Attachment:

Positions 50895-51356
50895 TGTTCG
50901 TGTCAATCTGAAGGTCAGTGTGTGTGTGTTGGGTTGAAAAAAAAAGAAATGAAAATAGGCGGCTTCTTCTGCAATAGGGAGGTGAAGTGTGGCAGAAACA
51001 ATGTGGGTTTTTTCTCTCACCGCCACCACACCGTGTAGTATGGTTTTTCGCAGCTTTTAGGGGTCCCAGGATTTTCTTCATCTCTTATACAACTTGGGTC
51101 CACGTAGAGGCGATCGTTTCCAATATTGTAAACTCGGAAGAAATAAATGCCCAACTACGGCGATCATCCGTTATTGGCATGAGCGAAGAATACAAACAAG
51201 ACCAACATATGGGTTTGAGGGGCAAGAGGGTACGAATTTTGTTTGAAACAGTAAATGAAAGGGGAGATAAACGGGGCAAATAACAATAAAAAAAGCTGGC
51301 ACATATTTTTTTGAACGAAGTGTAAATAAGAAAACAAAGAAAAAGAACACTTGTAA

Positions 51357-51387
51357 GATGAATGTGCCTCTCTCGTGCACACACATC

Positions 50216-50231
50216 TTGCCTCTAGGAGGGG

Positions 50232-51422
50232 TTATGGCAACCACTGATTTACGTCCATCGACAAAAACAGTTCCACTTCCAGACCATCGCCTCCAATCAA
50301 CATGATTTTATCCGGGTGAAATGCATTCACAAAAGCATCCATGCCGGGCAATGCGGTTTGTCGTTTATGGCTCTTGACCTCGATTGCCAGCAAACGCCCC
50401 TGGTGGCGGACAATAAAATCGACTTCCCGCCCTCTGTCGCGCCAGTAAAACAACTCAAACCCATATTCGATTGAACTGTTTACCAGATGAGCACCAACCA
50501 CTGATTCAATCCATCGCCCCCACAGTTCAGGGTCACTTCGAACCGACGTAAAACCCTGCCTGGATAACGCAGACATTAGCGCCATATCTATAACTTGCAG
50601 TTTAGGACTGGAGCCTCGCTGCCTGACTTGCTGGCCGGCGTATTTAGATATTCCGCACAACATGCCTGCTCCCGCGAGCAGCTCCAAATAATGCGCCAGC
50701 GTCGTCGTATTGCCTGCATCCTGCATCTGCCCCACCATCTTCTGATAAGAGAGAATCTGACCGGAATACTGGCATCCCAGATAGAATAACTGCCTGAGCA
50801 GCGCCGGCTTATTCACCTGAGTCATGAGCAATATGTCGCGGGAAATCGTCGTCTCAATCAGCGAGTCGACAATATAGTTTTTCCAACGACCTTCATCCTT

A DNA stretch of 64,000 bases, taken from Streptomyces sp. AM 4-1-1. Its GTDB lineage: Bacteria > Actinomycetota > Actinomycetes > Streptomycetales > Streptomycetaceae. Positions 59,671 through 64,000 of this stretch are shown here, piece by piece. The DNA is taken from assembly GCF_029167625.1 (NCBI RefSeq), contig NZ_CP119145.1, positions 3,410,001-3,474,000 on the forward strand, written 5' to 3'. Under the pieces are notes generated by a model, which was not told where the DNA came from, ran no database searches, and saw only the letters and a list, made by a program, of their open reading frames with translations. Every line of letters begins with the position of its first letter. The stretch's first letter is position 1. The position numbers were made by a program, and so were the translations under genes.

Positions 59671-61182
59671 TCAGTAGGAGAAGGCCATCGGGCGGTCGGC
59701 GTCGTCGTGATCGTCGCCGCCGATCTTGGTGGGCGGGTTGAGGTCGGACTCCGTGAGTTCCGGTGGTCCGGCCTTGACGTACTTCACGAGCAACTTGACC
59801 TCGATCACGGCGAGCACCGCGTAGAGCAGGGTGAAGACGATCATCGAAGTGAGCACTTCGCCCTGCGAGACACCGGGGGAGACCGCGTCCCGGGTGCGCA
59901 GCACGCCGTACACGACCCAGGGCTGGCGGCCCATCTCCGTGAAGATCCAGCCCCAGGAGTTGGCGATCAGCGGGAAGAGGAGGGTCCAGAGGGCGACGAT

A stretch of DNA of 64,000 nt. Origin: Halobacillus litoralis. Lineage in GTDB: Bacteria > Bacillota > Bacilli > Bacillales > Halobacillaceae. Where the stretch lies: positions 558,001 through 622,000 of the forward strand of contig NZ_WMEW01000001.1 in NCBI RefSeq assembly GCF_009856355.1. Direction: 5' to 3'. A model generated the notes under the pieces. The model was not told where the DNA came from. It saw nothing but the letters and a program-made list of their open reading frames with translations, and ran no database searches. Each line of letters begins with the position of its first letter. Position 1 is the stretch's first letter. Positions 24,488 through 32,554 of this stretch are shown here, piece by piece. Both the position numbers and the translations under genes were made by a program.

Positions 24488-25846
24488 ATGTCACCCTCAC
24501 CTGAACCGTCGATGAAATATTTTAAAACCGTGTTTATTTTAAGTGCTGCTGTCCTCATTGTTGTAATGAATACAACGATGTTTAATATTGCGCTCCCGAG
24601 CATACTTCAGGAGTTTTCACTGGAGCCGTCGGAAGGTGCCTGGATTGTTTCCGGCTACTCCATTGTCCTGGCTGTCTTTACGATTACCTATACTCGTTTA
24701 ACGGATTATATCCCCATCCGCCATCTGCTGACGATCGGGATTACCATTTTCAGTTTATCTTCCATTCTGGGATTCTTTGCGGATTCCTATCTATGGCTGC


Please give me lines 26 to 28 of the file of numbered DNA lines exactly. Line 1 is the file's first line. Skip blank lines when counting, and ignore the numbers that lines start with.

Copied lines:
A stretch of DNA of 64,000 nt. Origin: Halobacillus litoralis. Lineage in GTDB: Bacteria > Bacillota > Bacilli > Bacillales > Halobacillaceae. Where the stretch lies: positions 558,001 through 622,000 of the forward strand of contig NZ_WMEW01000001.1 in NCBI RefSeq assembly GCF_009856355.1. Direction: 5' to 3'. A model generated the notes under the pieces. The model was not told where the DNA came from. It saw nothing but the letters and a program-made list of their open reading frames with translations, and ran no database searches. Each line of letters begins with the position of its first letter. Position 1 is the stretch's first letter. Positions 24,488 through 32,554 of this stretch are shown here, piece by piece. Both the position numbers and the translations under genes were made by a program.

Positions 24488-25846
24488 ATGTCACCCTCAC